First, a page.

Corollary 2.4 (2.2) follows by binomial expansion in the sum (2.1).

### Remarks

Corollary 2.3 recovers what otherwise may be found by applying the functional equation of the *ζ* function.

Indeed, all odd-order derivatives of *ξ* are zero at 1/2.

### Proof of proposition 2.5.

We use equation (2.3) and put . Then, for each *n*, *Σ*_{2n} may be eliminated between *b*_{2n} and *b*_{2n+1}, and the result follows. ■

### Proof of corollary 2.6.

We have for *n* even from corollary 2.4
3.4a
and
3.4b
Therefore, from equation (3.4a) we have
3.5
We insert this equation into equation (3.4b) written in the form
3.6
We find
3.7
Finally, we use a recursion relation for the binomial coefficient, , and obtain equation (2.4). ■

### Examples

We have *Σ*_{4}=8(−4*b*_{4}+3*b*_{3}), *b*_{5}=2*b*_{4}−*b*_{3}, *Σ*_{6}=−12(25*b*_{3}−40*b*_{4}+16*b*_{6}), and . Of course, .

### Proof of proposition 2.7.

The result is a consequence of the functional equation of the *ξ* function, so that
3.8
We have
3.9
using
3.10
Then
3.11
Comparing with the expansion (1.3), we obtain
3.12
where we have used *b*_{1}=0. Relation (2.5) follows. ■

### Proof of proposition 2.9.

We use equation (1.11) and proposition 1 of Coffey (2007*b*)
3.13
so that
3.14
We use the representation (Andrews *et al.* 1999, p. 286) with Bessel function *J*_{α} for *α*>−1,
3.15
giving
3.16
The integral is first evaluated (Gradshteyn & Ryzhik 1980, p. 716) in terms of the confluent hypergeometric function _{1}*F*_{1}
3.17

Here, we have used Kummer’s first transformation for the function _{1}*F*_{1} (Andrews *et al.* 1999, p. 191) as well as the relation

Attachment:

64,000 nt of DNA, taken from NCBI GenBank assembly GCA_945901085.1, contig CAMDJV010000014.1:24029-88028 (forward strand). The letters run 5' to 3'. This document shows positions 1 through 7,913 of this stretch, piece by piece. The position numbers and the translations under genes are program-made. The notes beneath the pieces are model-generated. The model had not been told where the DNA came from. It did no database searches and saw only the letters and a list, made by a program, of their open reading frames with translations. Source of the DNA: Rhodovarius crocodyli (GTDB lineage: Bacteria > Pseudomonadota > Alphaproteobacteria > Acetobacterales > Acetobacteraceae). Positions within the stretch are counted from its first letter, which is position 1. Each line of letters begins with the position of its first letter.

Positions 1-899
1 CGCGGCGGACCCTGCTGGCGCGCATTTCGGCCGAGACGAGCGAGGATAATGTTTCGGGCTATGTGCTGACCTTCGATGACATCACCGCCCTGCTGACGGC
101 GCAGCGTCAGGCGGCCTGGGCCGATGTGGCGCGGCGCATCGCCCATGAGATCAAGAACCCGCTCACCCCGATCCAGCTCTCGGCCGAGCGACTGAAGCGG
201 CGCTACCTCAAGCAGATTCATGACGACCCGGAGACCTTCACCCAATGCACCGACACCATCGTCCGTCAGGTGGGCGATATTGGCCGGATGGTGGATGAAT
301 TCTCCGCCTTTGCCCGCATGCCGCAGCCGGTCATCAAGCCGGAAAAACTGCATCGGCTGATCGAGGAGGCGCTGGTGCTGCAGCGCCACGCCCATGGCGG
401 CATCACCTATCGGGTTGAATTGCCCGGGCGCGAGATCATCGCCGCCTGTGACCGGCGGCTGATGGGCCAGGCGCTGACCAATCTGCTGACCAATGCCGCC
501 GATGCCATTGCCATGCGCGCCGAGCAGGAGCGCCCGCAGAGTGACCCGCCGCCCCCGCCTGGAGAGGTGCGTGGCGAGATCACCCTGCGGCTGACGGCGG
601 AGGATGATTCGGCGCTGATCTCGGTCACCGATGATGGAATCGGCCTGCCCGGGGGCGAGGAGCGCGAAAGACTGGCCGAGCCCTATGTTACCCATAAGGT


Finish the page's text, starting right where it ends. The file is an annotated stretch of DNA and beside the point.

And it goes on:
3.18
The insertion of equation (3.17) into equation (3.14) gives the proposition. ■

### Remarks

By integrating by parts we may verify that equation (2.6) returns the sum representation of proposition 2.1. We have
3.19
The integral converges since necessarily Re *ρ*>0. We use the Laplace transform of a Laguerre polynomial (Gradshteyn & Ryzhik 1980, p. 844), and we recover equation (2.1).

The theory of Laguerre polynomials is pervasive in formulating the Li criterion (Coffey 2005, 2007*b*, in press).

By multiply differentiating equation (3.17), we have a family of summations,
3.20
Otherwise, we may follow the steps as above and find for *α*>−1 and *z*≠1
3.21

We have the contour integral representation
3.22
where the contour encircles the origin in the positive direction and closes at Re . This gives
3.23
It may be verified that the residue at *t*=*u*/2 gives .

The defining sums of proposition 2.1 may be recovered from corollary 2.10 in the following way. Write on the RH 3.24

Then use Gradshteyn & Ryzhik (1980, p. 846) for *n* even and odd to evaluate the integrals.

### Proof of proposition 2.11.

This follows from the identity (*φ*′/*φ*)*φ*=*φ*′. We make use of
3.25
and similarly
3.26
With some further series manipulations we obtain equation (2.9). ■

### Proof of proposition 2.12.

We have from equations (1.11) and (1.8) 3.27 We then apply the sum at . Then simple manipulations yield equation (2.10). ■

### Proof of corollary 2.13.

In equation (2.10) we change variable to *x* = (*n* − 1)*θ*/2. At the leading order in *n* we obtain
3.28
Performing the integral gives equation (2.11). ■

### Remarks